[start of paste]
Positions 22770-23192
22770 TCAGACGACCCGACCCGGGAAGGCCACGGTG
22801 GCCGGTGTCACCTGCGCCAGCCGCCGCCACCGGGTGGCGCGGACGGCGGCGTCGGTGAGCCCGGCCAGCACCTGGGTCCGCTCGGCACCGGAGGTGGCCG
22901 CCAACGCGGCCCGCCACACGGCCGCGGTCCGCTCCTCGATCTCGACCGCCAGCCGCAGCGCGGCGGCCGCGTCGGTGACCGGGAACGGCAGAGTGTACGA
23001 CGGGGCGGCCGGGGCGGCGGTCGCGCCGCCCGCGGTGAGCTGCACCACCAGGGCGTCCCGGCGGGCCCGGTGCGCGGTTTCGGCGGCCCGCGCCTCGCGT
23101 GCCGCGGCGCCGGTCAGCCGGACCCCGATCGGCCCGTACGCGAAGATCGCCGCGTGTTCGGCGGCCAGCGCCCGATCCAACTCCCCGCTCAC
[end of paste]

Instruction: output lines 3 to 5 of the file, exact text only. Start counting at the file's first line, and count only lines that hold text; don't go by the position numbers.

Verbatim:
22801 GCCGGTGTCACCTGCGCCAGCCGCCGCCACCGGGTGGCGCGGACGGCGGCGTCGGTGAGCCCGGCCAGCACCTGGGTCCGCTCGGCACCGGAGGTGGCCG
22901 CCAACGCGGCCCGCCACACGGCCGCGGTCCGCTCCTCGATCTCGACCGCCAGCCGCAGCGCGGCGGCCGCGTCGGTGACCGGGAACGGCAGAGTGTACGA
23001 CGGGGCGGCCGGGGCGGCGGTCGCGCCGCCCGCGGTGAGCTGCACCACCAGGGCGTCCCGGCGGGCCCGGTGCGCGGTTTCGGCGGCCCGCGCCTCGCGT